Do you leave the co2 on in a kegerator?
Ultimately, the decision is yours. Keeping your CO2 tank on will not harm the keg or the CO2 tank in any way.
The only damage that may come from it is if your system is not perfectly sealed.
Say the ball joint in the connector to your keg is loose or perhaps there’s a damaged seal between the CO2 tank and the tube leading into the kegerator, leaving the CO2 tank on in that case would allow the CO2 to leak out, gradually emptying your canister.
There are several ways you can find out if your system is leaking, the first and most obvious one is how fast your CO2 tanks run out of juice.
A typical 5 lb container of CO2 should be able to facilitate 2-4 kegs before it needs to be refilled. If, for example you’re only able to carbonate one keg, there’s likely a problem in your system.
You can confirm this by coating any connective parts of your system in soapy water, and look for tiny bubbles.
Noticing these bubbles shows you where the leak is in your system and you can fix these problem areas as needed by wrapping them with tape, or putting some sealant on the area.
If your system is perfectly healthy, leaving your CO2 tank on at all times will not damage or empty the container.
Some kegerator owners have reported that their kegs are too sensitive to the CO2, and when they open the tap with the co2 on, the beer comes out over-carbonated and foamy. A proposed solution to this is to turn your co2 tank on or off depending on the quality of beer coming out of the tap.
Ultimately, like it was said above, it’s your decision to keep the co2 tank on at all times, or to turn it off periodically.
There are times when having it on isn’t helping anyone, like when there’s a leak in the system, or when the system is malfunctioning in some way making the beer too flat or too carbonated; but there are also times when the system is functioning perfectly and you can leave the co2 tank alone to do its own thing.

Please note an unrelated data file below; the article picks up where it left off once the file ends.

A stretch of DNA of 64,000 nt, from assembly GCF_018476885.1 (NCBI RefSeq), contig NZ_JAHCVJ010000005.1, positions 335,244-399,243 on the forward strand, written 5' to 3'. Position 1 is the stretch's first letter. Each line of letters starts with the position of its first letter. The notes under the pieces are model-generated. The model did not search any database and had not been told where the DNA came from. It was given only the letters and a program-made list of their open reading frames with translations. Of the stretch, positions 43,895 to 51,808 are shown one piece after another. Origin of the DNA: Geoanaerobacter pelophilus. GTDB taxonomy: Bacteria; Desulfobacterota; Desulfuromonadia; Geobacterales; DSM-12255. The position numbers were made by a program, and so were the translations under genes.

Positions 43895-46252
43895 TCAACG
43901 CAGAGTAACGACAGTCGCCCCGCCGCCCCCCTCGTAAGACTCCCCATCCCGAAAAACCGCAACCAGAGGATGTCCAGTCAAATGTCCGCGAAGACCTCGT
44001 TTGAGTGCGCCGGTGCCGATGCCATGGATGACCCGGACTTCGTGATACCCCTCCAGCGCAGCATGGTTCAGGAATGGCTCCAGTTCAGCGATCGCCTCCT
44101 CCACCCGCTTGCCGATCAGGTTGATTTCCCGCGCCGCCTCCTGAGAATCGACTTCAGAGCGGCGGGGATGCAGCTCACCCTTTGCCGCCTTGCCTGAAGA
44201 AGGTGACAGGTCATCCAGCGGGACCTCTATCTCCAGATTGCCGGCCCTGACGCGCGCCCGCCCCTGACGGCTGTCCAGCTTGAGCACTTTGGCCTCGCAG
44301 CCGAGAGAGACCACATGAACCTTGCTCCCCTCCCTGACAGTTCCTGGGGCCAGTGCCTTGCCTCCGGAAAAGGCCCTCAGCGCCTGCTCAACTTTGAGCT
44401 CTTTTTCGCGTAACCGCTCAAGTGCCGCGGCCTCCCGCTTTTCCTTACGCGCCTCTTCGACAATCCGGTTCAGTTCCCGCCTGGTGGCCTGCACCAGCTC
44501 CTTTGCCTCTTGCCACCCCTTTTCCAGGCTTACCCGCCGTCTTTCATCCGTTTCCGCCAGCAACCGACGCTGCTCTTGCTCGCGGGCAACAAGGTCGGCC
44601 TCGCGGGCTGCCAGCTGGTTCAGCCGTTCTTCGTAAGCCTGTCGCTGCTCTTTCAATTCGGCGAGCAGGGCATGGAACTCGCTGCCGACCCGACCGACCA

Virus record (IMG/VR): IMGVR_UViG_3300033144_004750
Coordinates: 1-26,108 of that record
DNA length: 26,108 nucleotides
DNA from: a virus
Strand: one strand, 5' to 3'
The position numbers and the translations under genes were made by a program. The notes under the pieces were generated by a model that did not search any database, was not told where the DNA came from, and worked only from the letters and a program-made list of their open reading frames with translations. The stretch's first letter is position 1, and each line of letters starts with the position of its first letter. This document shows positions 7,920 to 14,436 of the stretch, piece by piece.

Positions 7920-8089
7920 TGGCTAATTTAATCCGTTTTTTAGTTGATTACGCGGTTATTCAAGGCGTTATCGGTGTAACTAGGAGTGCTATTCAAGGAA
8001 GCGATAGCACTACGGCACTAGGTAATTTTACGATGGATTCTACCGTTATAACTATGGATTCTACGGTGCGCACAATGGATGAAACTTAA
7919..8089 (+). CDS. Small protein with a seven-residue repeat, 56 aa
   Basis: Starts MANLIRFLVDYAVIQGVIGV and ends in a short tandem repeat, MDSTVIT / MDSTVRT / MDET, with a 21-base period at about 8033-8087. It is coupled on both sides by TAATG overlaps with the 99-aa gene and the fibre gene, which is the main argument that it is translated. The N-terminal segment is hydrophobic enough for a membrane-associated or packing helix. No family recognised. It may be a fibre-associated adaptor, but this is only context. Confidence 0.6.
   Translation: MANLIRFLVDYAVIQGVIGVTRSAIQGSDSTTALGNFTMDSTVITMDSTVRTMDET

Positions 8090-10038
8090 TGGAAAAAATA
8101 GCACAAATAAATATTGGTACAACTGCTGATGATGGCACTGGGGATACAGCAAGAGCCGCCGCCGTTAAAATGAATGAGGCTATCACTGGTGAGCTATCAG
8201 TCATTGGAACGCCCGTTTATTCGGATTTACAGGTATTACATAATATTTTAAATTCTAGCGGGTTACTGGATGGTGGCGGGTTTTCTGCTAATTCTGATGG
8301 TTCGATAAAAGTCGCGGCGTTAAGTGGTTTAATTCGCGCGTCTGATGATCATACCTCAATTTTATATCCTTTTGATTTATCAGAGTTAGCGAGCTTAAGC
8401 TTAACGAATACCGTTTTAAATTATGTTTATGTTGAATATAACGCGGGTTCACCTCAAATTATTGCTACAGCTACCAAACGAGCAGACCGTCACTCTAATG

How to replace co2 in your kegerator?
A typical co2 container can be used to pressurize on average 2-4 kegs, depending largely on the size of these kegs, and the health of the system delivering the co2 to the kegs.
But regardless of how many kegs your co2 tank helps you serve, eventually it will run out.
Many kegerators come from the factory including an empty 5 lb co2 canister. You’ll need to find a business in your area that can refill these containers.
Popular options are local welding supply houses, but refilling at a welding supply house can taint your co2 canister, since co2 tanks used in welding use an oil that doesn’t bode well for kegerator systems.
But fear not, there are many other places that you can fill up your co2 canister. Any place that fills fire extinguishers; your local home brew shop might have a co2 refill station; and sporting stores that sell paintball guns are all options for you to explore in your area.
If your co2 canister has been damaged in some way, and you need a completely new canister, you can purchase a new one online.
Either from a home-brew supply website or from the ever popular Amazon.com.
The co2 canister will likely be shipped empty, so you will still need to find a place to refill it, but you can use the resources above to find a place near you.
What should co2 pressure be on Kegerator?
The purpose of your CO2 tank is to pressurize your keg, so that when you open the tap, the beer comes out cold and more importantly, carbonated.
It’s no fun having a beer that is flat straight out of the keg, it feels like a waste of what would have been perfectly good beer. This happens when there isn’t enough CO2 flowing into the keg; it isn’t pressurized, therefore it comes out flat.
Then of course there is the opposite problem of the beer coming out too carbonated. You flip open the tap and out comes a load of foamy bubbles that pop and leave you with a tiny little puddle of beer, once the bubbles have gone.
This happens when your keg is too pressurized; too much CO2 is flowing from the CO2 tank into your keg.